Tuesday, March 24, 2015

Misc. Lesson - "food groups"

March is National Nutrition Month!

I am thinking about the special days that we celebrate with our students every year and am looking ahead to the next several observations.  In recent weeks, we've celebrated the one hundredth day of school, Valentine's Day, Dental Health Month, and the birthday of Dr. Seuss.

One thing that I often neglect to observe is "National Nutrition Month".  "National Nutrition Month" takes place in the month of March.  Usually, it's not a big event in the classroom.  Yet, I want children to form healthy eating habits that they will take with them throughout their lives.  I want them to make informed choices about the foods they are putting in their mouths.  I DON'T want them to be consuming foods that are filled with empty calories.  How can I help them to do that if they are not taught the basics of proper nutrition?

Back in the "Good Old Days" health lessons were part of the curriculum.  The emphasis now is on the core subjects of math, language art, science, and social studies.  It seems that the subject of health is getting neglected more and more.

In the past, we had a food pyramid graphic displayed.  The pyramid would show examples of the foods we should be eating from the four main food groups.  The pyramid changed over the years and there is a NEW graphic now.  It's a PLATE.  I found it at the Choose My Plate website.  This website is a great source of information about food.  The website has a tool called "Food-A-Pedia". "Food-A-Pedia" allows one to collect information about almost any food imaginable.  Just type in the food and it will tell what food group it is classified in as well as the number of calories in a serving.  One odd thing about the website is that a tomato is categorized as a vegetable.  Hmm. . . .  I would beg to differ on that one. It makes sense to change the graphic to a plate because children can CONNECT more easily to the idea of a plate than to one of a pyramid.  Another change that I noticed was the food groups themselves.  I was taught that there were FOUR main food groups.  Here's what the food groups were called when I was a child:

1.  milk group
2.  fruits and vegetables group
3.  meat group
4.  bread and cereal group

Today there are FIVE main food groups.  Here's what the food groups are called:

1.  dairy
2.  fruits
3.  vegetables
4.  protein foods
5.  graiins

While I might not have the time to spend on an extensive unit about nutrition, there are a few easy things that I can do.  I can talk about the foods we are eating from the school lunch menu.  I can bring in magazines with photographs of foods.  I can allow the children to cut out the pictures from the magazines and create a "Food Groups" collage.  I can use educational websites to present information about healthy food choices.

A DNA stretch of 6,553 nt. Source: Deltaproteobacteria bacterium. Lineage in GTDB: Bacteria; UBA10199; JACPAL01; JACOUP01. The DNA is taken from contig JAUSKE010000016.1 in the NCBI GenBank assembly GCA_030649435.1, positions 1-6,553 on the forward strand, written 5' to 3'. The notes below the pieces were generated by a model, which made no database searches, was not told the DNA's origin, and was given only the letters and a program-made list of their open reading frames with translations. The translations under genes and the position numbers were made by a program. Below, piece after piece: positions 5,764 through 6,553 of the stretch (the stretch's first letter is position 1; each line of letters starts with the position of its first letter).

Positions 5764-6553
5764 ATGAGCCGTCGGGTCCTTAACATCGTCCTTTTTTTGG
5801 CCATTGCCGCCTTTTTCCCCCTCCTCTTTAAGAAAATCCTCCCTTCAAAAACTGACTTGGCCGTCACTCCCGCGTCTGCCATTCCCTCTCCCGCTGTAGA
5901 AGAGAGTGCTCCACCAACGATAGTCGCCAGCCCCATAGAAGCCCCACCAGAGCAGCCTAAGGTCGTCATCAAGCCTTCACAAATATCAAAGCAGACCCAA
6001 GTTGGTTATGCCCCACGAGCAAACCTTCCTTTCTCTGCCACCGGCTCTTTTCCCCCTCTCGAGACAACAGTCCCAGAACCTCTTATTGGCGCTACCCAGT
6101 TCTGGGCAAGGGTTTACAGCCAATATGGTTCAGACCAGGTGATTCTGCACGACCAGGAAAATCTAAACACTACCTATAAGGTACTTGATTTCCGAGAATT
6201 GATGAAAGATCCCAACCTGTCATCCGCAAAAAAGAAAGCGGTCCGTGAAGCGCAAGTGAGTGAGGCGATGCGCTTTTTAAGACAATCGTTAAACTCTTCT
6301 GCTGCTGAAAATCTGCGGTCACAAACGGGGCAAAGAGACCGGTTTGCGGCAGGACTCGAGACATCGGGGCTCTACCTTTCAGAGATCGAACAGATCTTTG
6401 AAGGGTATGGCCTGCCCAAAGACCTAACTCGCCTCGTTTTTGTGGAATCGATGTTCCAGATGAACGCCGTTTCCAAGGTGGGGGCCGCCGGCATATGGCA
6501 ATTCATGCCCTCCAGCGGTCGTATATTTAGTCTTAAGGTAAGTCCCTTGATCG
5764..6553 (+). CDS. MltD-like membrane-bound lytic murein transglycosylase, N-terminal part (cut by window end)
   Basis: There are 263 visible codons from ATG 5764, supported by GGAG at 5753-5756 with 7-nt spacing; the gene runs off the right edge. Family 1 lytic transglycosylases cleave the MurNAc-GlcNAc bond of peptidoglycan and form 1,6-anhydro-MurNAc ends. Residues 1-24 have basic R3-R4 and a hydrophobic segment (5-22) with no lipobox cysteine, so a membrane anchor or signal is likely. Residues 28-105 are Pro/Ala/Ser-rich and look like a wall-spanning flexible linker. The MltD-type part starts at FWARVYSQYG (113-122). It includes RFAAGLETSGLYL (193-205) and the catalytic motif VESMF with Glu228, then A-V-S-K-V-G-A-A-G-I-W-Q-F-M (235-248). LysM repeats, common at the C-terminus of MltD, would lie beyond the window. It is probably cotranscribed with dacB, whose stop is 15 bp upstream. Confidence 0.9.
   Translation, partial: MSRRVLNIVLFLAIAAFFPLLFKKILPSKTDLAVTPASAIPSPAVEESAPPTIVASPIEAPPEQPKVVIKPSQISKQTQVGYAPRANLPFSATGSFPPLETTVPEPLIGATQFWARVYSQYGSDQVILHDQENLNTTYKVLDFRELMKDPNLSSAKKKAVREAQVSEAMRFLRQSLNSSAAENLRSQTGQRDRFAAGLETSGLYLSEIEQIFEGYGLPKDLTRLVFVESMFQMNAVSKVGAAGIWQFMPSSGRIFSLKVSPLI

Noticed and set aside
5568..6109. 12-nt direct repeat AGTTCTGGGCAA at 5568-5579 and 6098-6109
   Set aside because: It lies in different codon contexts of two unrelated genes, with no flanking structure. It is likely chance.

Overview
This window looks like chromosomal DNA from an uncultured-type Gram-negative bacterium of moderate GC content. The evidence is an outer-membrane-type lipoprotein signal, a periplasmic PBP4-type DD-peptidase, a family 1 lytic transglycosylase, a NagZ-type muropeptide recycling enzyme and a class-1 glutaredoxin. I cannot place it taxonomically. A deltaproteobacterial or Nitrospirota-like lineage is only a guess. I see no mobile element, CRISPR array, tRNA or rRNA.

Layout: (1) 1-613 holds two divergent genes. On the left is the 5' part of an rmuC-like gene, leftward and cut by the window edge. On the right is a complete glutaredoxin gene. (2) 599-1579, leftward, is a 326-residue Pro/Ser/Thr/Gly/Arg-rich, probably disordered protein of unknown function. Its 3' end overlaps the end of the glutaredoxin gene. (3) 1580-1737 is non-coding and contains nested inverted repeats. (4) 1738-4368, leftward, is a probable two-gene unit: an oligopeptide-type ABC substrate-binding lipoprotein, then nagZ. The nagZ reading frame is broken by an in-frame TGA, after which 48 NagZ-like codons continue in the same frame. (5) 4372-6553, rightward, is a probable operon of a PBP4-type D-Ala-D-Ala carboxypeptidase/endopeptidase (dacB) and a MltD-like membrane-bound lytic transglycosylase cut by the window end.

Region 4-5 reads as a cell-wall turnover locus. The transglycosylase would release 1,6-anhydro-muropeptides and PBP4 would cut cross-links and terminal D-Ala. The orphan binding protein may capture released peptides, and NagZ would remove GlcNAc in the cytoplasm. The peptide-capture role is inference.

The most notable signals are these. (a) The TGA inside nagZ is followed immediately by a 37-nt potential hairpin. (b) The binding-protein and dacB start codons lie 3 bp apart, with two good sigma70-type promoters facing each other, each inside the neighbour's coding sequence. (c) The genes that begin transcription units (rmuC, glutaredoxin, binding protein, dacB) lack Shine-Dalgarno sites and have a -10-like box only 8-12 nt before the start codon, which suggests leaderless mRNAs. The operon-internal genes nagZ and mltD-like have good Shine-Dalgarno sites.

The Choose My Plate website has a children's domain as well.  There are tons of nutrition activities on this website.  Here is the link if you are interested:   http://www.choosemyplate.gov/kids/

I made a few nutrition themed bingo games which are available at my Teachers Pay Teachers shop.  The one shown in the photo below uses BLACK ink from a printer.  There are 25 unique bingo cards included.  Each card has 24 foods which are from the FIVE main food groups.  All 25 bingo cards use the same 24 foods.  This avoids confusion!  The children know that they MUST find the word that is called out.  There is a free space in the center of the bingo card.   When the game is in play, the words can be covered with bingo chips, paint daubers, or small objects such as plastic cubes.

I have included a variation of the game.  Call out the food category instead of the name of the food.  This way, the children will have a choice as to which food to cover within a food group.  They will learn how to play strategically in order to win bingo.  With this version of the game, they will need to have an understanding of how foods are grouped to play the game efficiently.  The calling cards include the name of the food as well as the food group that it is categorized with.  If you are interested in purchasing this game, click on the image below to view it at my Teachers pay Teachers shop. 

In addition to the bingo game shown above, I made another nutrition bingo game that would be ideal for pre-readers.  I changed some of the food names in this version.  The game shown below comes with 18 unique bingo cards.  It will require COLOR ink from a printer.  If you are interested, click on the image below: 

Post written by Molly McMahon

Teachers Pay Teachers

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